Log in  |  Search

Nibbling at the Toes of the Emperor: High School Admissions Policy

If you wanted to fill a school auditorium for a parent meeting, just put “zoning” on the agenda. For parents the ideal zoning would be Pre-K through Medical School in the same building, about three blocks from their house.The NYTimes reports on how a coalition of City Council members derailed a plan to build an educational campus that included small high schools, in the Mott Haven section in the Bronx.

The imperial Bloomberg/Klein administration doesn’t take the time to “create” policies with input from all stakeholders. They “rule” by ukase and determined, focused press campaigns. The Klein High School Admissions program is a prime example.

In the seventies the BOE created a complex high school zoning pattern. Neighborhood schools could create educational option programs, basically schools within schools to attract youngsters from outside of their zones. Other schools also created theme programs to keep students who lived within their zones. It turned into an entrepreneurial system: some schools did it well and received thousands of applicants while others attracted few applicants.

Unfortunately it was a “leaky” system, the BOE didn’t monitor it closely, “deals” were made, and, High School Superintendents were allowed to “dump” low achieving and/or discipline problems into “less favored” schools.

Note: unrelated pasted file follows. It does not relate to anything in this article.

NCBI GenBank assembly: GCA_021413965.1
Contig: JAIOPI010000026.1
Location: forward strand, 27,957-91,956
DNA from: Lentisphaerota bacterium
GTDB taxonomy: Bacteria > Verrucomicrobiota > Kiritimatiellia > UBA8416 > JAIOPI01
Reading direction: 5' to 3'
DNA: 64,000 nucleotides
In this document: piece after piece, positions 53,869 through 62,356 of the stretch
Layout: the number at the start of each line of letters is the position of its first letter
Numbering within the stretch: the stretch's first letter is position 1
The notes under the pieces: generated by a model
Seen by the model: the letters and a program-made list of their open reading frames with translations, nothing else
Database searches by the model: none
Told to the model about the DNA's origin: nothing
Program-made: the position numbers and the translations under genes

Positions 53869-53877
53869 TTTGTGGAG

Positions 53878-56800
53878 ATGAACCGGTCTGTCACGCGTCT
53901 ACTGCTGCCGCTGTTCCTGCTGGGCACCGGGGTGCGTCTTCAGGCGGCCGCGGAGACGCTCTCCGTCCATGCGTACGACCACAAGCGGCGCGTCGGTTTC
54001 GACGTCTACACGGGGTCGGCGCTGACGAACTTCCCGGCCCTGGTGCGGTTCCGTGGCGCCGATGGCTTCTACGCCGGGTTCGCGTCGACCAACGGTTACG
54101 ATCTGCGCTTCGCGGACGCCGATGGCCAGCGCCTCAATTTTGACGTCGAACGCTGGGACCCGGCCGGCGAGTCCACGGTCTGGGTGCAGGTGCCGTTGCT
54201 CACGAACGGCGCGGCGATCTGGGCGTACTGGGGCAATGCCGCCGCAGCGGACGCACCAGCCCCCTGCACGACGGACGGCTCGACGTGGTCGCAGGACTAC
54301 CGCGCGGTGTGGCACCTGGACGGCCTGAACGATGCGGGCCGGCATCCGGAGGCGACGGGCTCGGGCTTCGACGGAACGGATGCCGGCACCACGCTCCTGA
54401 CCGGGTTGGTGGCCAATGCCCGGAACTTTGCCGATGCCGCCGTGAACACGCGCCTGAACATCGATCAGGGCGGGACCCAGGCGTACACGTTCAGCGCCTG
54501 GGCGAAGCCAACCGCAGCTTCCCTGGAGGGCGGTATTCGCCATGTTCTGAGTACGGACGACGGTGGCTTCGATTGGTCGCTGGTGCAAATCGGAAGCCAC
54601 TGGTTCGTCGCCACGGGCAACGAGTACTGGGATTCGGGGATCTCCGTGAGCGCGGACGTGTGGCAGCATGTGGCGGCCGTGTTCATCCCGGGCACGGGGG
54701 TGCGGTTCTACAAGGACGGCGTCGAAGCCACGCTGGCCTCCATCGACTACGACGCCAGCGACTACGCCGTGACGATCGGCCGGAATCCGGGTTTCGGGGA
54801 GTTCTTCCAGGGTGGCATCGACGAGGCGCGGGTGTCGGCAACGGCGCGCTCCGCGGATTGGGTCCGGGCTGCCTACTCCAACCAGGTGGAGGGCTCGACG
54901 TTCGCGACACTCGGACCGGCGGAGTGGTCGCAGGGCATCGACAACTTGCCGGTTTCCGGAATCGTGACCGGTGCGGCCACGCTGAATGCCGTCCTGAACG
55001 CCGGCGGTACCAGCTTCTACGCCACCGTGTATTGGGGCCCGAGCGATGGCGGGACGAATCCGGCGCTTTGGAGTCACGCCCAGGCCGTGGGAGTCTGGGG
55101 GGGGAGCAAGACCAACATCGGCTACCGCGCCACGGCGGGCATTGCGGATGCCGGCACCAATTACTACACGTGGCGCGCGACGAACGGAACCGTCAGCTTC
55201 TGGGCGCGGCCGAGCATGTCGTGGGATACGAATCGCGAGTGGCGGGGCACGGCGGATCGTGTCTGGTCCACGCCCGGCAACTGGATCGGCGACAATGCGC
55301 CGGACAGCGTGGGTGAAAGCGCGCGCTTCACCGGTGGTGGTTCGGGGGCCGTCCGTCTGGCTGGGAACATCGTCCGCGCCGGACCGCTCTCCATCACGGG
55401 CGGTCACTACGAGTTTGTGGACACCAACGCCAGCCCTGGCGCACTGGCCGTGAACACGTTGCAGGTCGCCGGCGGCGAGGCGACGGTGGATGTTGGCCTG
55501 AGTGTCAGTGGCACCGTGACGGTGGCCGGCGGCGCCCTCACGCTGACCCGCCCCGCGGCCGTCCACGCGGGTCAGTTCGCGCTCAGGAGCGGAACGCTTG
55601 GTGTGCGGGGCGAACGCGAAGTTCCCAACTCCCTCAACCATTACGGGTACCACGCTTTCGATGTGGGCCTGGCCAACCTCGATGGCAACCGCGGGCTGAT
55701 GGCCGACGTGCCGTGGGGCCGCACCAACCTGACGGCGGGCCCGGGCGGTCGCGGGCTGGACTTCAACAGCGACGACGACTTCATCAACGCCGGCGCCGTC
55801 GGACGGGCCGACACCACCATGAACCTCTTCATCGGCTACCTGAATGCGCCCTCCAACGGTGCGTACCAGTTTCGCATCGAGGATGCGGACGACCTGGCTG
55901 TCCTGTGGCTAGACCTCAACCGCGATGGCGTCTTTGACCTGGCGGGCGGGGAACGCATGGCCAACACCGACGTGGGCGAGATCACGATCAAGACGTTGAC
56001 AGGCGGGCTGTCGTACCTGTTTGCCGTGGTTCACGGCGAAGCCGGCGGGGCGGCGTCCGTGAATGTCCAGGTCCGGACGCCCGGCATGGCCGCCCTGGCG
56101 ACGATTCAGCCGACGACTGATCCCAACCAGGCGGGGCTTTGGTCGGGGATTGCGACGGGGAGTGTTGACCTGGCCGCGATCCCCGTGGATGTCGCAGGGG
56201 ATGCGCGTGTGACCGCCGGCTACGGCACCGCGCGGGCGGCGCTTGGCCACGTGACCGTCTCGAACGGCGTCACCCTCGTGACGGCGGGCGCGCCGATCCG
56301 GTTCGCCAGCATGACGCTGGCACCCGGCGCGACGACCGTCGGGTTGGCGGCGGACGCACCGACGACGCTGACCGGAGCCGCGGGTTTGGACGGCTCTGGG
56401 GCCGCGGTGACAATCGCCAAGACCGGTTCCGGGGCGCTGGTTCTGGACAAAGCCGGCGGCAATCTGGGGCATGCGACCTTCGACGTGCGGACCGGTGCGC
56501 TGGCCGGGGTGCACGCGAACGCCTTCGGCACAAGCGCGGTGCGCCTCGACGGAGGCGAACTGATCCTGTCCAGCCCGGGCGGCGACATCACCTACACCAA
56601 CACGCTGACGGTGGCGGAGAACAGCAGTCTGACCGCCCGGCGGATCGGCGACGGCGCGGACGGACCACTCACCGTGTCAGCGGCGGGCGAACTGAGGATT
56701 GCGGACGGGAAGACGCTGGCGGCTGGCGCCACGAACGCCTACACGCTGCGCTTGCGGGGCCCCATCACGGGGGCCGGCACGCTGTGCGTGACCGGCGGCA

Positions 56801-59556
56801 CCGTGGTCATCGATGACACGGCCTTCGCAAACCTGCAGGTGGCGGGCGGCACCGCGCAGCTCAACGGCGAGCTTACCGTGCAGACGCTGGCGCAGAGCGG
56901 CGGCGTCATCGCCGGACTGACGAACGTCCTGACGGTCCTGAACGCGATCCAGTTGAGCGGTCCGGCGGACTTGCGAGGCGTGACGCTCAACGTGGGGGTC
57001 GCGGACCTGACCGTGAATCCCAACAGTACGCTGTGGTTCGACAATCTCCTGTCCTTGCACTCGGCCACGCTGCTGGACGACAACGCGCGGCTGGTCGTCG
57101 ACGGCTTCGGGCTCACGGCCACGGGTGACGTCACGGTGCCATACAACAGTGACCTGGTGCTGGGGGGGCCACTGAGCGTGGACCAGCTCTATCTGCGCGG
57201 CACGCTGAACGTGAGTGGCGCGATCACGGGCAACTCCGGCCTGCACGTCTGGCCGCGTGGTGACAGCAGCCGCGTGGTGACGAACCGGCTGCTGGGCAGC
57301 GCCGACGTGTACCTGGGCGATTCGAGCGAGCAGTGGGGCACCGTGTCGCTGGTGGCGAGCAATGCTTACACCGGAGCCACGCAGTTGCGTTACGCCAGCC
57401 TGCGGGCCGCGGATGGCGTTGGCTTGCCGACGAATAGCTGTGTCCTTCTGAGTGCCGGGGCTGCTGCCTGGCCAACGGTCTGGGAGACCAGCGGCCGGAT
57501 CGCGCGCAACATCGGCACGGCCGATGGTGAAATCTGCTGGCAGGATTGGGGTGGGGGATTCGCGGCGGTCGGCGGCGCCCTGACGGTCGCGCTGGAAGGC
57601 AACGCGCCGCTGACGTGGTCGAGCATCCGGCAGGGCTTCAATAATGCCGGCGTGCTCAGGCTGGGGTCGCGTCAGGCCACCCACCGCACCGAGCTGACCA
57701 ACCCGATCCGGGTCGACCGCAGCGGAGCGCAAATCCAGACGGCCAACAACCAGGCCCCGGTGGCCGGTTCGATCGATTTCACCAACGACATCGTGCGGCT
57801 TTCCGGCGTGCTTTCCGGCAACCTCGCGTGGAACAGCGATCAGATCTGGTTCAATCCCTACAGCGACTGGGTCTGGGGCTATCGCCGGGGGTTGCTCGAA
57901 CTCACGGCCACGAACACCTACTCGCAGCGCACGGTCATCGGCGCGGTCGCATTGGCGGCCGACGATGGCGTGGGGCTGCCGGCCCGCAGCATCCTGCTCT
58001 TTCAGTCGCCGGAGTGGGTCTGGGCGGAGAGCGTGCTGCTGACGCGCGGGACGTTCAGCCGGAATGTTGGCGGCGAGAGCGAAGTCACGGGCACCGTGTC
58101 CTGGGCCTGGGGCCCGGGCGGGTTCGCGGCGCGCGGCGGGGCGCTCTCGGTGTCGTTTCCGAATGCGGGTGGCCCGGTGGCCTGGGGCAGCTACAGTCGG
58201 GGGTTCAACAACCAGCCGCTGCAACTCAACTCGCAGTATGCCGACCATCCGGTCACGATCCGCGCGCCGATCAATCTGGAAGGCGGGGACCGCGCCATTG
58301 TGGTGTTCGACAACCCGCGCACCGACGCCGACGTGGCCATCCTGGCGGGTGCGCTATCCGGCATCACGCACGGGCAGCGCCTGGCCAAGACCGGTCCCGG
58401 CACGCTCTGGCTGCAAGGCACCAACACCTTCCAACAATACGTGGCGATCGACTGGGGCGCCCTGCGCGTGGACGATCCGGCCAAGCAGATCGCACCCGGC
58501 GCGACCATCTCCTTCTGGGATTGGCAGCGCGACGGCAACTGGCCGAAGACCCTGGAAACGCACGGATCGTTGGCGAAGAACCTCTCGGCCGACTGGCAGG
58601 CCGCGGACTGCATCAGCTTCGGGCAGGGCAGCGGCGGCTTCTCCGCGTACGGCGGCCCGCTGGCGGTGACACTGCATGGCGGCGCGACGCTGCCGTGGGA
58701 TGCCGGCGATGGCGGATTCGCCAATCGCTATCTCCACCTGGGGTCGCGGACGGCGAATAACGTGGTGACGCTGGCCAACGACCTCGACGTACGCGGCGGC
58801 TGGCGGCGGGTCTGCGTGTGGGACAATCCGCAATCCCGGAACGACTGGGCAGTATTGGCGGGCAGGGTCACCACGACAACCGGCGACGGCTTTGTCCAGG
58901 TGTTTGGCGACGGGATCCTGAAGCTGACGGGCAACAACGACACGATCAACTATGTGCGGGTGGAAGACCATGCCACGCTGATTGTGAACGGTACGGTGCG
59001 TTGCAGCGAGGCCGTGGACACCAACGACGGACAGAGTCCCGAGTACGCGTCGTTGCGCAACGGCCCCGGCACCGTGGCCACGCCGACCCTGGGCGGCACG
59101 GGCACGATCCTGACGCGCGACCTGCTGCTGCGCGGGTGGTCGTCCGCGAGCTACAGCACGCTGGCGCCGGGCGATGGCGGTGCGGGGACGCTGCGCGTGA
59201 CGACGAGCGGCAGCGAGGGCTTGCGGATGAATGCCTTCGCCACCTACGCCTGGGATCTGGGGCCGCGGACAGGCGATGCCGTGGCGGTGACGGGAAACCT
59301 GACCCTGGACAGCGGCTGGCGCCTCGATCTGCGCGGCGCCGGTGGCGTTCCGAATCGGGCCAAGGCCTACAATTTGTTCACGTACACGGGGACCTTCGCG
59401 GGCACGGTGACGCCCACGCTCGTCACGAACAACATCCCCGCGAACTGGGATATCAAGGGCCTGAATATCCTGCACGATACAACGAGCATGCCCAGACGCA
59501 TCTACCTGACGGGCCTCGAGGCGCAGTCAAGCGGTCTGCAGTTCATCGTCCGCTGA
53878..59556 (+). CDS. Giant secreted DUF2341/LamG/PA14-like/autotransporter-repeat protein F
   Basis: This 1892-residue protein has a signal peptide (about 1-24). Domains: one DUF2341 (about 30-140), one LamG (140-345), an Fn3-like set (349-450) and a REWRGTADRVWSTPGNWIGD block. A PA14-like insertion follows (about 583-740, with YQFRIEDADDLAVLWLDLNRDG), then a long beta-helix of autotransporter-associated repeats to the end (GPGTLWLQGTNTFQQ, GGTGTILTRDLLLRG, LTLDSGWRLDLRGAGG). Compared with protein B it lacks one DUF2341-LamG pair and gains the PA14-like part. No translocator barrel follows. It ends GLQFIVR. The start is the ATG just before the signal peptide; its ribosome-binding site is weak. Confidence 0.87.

We now have 200 small high schools with another 200 in the pipeline. The encyclopedic High School Directory is virtually incomprehensible. The High School Fairs are bazaars with each school flacking it’s wares.

The Klein High School admissions system is based on the premise that kids should be able to chose the school that they want to attend: a noble goal, however, there is no advantage to local parents. The system does allow parents to “rank” schools, however, the plan is a lottery. If you live across the street from a school you have no advantage, you have to take your chances with everyone else. The small high schools are limited to entering classes of 100 students.

If a parent calls their local City Council person and asks whether they can help them to get into a local school the answer they get is: “The DOE doesn’t acknowledge the existence of local legislators.”

The new admissions plan could have carved out seats for local kids, but the plutocracy at Tweed knows better, and, they are deaf to the lessons of history.

When Morrow high School opened after over a decade of parent advocacy the school had a creative three-tiered zoning plan. Kids who lived in a small area around the school had first priority, the school district that surrounded the school had the next priority and then kids from the borough. It was the result of many meetings with the stakeholder community and was accepted by all the “players.”

Democracy is a lengthy and ofttimes fractious process, (I can show you my scars!) but it’s worth the effort. Crafting policy from the bottom up builds constituency. For Tweed it’s a lot easier to hire “experts,” aka consultants, and release the “policy” with fanfare and a well designed public relations campaign.

The anger is bubbling in homes around the city. Parents are increasingly angry. Elected officials are tired about being “taken for granted.”

It will be fascinating to see whether the emperor realizes that for many parents, he has no clothes.

Print